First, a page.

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Small Plant News: Volume 7, Number 8


This page provides a text alternative for Volume 7, Number 8, available in full-color PDF.

 In This Issue:

Part I: Controlling Shiga Toxin-Producing Escherichia coli (STEC)

By ROBERT BOYLE, DVM, Outreach and Partnership Division and ROMINA A. HENNIG, DVM, Animal and Plant Health Inspection Service (APHIS)

The prevention of biological hazards is a priority when developing a Hazard Analysis and Critical Control Point (HACCP) system. In particular, dangerous Shiga toxin-producing Escherichia coli (E. coli), or STEC, are known to cause severe disease and sometimes death in vulnerable people. It’s important to point out that adulterant STEC have a very low infectious dose. In the right environment it is possible for as few as 10 to 100 microorganisms to cause severe illness. 

Although most beef servings are not contaminated with STEC, the potential risk that comes with even a small amount of contamination is significant and dangerous. As a result, USDA’s Food Safety and Inspection Service (FSIS) emphasizes the importance of a plant’s ability to verify that adequate control measures are in place to continuously address STEC.

Most foodborne pathogens are not considered adulterants because ordinary cooking and preparation of these products is generally sufficient to destroy the pathogens. STEC are unique, however, in that they can survive in raw, non-intact beef that many consumers consider properly cooked.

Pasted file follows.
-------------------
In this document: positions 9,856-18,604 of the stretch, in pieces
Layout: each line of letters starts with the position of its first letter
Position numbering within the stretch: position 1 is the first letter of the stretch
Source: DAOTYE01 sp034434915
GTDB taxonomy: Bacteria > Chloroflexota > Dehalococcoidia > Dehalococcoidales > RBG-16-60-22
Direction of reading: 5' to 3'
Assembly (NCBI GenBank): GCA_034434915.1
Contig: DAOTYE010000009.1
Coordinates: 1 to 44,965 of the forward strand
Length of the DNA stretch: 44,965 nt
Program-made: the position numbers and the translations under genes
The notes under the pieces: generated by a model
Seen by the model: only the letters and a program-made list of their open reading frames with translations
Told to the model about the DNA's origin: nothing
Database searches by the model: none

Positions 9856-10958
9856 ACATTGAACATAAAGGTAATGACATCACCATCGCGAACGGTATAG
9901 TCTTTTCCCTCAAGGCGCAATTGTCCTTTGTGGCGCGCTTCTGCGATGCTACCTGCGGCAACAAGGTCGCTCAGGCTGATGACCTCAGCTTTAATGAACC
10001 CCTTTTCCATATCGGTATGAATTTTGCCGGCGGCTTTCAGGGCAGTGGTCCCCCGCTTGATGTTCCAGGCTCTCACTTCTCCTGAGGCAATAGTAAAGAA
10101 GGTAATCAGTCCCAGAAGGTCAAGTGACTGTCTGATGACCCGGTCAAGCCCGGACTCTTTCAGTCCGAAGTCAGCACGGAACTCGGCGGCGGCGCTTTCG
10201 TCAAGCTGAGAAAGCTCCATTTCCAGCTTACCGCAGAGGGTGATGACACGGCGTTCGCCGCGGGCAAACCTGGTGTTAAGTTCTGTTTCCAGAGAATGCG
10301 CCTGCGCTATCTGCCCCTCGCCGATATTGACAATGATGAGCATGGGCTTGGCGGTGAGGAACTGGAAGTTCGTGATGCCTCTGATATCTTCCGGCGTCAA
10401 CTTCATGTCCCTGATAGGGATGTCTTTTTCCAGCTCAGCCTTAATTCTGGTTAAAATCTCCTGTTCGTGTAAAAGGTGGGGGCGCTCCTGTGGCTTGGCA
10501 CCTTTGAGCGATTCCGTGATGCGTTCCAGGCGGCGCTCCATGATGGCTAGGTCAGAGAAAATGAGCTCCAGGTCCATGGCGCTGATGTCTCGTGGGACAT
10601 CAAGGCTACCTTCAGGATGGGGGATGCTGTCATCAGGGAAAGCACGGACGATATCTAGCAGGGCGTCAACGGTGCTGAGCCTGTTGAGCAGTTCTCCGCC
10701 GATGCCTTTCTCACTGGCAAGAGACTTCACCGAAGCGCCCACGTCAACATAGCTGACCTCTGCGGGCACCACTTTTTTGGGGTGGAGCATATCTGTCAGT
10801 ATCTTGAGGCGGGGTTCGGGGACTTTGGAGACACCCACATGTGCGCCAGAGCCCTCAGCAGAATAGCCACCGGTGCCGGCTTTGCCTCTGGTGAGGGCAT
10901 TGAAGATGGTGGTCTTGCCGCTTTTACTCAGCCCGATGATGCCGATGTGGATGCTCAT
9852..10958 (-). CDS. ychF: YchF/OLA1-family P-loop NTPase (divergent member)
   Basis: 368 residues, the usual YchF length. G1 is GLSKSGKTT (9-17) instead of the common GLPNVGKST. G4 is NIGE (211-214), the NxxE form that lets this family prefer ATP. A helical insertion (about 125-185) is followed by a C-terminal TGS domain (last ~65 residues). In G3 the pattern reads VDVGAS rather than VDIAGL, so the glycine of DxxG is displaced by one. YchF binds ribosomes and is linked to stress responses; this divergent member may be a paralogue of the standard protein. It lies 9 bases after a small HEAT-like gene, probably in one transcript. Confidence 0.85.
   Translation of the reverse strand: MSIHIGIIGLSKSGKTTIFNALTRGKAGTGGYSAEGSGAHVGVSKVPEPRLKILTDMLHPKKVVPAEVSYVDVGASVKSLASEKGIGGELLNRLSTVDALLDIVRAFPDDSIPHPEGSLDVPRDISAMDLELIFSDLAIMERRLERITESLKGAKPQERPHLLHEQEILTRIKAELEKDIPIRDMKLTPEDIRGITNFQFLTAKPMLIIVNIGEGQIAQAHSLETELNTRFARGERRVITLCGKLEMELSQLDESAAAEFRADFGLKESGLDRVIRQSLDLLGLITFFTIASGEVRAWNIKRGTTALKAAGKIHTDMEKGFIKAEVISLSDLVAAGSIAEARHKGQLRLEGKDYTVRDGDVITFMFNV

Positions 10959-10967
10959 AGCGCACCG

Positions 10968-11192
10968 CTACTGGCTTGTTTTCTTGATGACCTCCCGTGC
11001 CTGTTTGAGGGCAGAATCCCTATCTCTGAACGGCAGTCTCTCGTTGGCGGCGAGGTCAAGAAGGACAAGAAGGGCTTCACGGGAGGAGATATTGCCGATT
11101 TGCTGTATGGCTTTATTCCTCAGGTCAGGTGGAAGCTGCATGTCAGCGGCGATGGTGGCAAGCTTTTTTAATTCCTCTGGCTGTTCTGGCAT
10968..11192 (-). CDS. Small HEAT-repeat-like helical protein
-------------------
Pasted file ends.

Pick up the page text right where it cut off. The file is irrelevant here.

Non-intact beef is considered to be beef product subjected to processes that cause pathogen penetration from the exterior surface into the product’s interior. Examples include ground beef, hamburger, beef patties, mechanically tenderized products, vacuum-tumbled products, and other products that have been processed in a manner to make them non-intact. Processes that make product non-intact include chopping, grinding, mincing, flaking, injecting with solutions, vacuum marinating, corning, mechanically tenderizing, needling, cubing, frenching, pounding, or reconstructing into formed products. Source materials, intended for use in any raw non-intact product, include beef manufacturing trimmings, bench trim, and other raw ground beef components (e.g., head meat, cheek meat, heart meat, weasand meat).

FSIS’ temperature recommendation for consumers to cook raw, non-intact beef and achieve a safe product is 160 degrees Fahrenheit. The agency is well aware that some consumers ordinarily, or typically, do not cook raw, non-intact beef to an internal temperature of 160 degrees. In fact, some consumers consider ground raw, non-intact beef to be properly cooked at less than 160 degrees or at culinary preferences of rare, medium-rare, or medium.